“Governments can’t legislate hope, nor can their spin doctors manufacture it. Just as well. Hope stems from a contented people — not those in denial or delusion — and in a society that is at ease with itself. We have a long way to go.”

Read the full essay and join the discussion on Groundviews.org:
Bridging Sri Lanka’s Deficit of Hope

Or read the compact version of the essay that appears in Ceylon Today newspaper:

Bridging Sri Lanka's Deficit of Hope by Nalaka Gunawardene - Ceylon Today, 2 Jan 2013

Bridging Sri Lanka’s Deficit of Hope by Nalaka Gunawardene – Ceylon Today, 2 Jan 2013

Sir Patrick Moore (1923 -2012): Our Travel Guide to the Universe

Tribute published in Ceylon Today newspaper on 13 Dec 2012:

Sir Patrick Moore (1923 -2012): A colourful journey fuelled by enthusiasm

Sir Patrick Moore (1923 -2012): A colourful journey fuelled by enthusiasm

The first ever book on astronomy I owned as a kid, a pocket guide to the night sky, was written by an Englishman named Patrick Moore.

Armed with the tattered book, I joined night sky observation sessions of the Young Astronomers’ Association, formed in the mid 1980s.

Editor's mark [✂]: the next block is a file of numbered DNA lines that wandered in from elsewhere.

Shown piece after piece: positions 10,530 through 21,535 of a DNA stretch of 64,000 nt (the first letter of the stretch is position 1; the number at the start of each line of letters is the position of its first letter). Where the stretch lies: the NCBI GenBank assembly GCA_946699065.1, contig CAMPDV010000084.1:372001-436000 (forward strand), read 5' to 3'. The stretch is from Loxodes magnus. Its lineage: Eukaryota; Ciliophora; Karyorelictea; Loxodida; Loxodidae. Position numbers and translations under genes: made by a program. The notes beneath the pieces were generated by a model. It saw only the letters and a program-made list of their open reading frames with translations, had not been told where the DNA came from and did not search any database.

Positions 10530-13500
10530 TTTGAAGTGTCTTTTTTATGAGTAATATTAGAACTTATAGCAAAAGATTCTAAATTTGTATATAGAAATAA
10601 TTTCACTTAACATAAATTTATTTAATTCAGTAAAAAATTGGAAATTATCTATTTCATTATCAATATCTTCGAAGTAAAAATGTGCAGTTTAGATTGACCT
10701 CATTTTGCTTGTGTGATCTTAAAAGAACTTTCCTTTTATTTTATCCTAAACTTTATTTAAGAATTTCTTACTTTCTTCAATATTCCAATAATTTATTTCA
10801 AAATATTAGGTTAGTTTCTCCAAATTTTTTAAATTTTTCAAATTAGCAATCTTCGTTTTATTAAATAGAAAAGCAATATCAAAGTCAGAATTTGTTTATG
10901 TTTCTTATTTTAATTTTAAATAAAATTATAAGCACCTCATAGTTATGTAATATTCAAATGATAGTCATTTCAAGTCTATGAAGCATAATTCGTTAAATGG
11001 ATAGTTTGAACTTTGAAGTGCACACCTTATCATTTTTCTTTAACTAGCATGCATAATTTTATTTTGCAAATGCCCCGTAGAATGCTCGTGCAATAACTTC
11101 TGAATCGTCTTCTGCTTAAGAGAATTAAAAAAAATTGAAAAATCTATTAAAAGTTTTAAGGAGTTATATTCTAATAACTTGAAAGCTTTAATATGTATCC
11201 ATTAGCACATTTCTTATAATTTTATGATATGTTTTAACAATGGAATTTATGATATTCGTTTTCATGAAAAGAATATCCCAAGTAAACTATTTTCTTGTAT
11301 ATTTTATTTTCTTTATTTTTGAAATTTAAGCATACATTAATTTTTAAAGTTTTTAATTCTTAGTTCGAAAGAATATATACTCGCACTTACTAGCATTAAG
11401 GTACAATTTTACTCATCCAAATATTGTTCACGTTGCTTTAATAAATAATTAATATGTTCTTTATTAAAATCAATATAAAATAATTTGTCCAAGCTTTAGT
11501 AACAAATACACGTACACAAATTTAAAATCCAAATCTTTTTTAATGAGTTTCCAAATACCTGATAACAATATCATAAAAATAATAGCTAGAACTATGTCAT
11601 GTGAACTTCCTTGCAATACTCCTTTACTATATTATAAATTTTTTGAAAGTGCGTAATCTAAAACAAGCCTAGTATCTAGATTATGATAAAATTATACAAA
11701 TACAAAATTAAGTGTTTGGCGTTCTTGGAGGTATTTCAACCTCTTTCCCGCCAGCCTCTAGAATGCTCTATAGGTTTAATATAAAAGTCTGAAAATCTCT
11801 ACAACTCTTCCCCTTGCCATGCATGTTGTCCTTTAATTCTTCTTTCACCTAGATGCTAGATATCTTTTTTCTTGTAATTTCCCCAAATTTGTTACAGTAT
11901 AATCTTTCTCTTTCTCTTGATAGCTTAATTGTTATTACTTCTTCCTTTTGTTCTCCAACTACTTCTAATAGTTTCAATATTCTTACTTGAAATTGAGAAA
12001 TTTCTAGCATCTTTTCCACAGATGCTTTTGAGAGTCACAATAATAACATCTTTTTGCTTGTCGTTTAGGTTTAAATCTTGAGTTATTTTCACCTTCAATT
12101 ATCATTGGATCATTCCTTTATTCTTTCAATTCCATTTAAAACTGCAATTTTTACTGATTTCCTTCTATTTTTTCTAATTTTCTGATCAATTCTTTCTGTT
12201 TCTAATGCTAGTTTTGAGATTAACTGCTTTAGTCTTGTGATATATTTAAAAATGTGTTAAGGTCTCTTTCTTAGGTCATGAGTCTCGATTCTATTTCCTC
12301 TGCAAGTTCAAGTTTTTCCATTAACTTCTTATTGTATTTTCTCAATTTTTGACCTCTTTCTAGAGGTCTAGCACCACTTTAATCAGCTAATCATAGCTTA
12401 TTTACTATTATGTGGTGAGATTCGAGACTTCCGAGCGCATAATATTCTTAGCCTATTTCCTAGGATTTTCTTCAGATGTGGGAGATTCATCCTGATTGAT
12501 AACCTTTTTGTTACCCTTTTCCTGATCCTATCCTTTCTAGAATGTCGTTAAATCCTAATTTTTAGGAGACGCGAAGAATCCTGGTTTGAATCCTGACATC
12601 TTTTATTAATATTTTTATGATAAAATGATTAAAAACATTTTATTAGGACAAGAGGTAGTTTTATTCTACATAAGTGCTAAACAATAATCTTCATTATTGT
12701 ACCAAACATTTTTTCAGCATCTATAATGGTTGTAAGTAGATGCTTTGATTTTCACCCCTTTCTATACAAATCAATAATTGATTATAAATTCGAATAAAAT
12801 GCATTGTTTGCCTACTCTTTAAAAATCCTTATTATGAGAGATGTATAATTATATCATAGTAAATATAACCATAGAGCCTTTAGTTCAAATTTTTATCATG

Hormones-on-legs that we all were at the time, we were interested in ‘heavenly bodies’ at both ends of the telescope. But we couldn’t have had a better guide to the celestial wonders than the erudite yet eminently accessible Patrick Moore.

Indeed, Sir Patrick Moore, who died on December 9 aged 89, was the world’s best known public astronomer for nearly half a century.

Although he wrote over 70 books on astronomy and space, it was his television work that made him such a household name. He hosted a monthly TV show, called The Sky at Night, demystifying the night sky and space travel for ordinary people.

The show started on BBC Television in April 1957 – six months before the Space Age dawned. For 55 years, the low-budget show has chronicled highs and lows of the entire the Space Age and brought the wonders of the night sky into the living rooms of millions.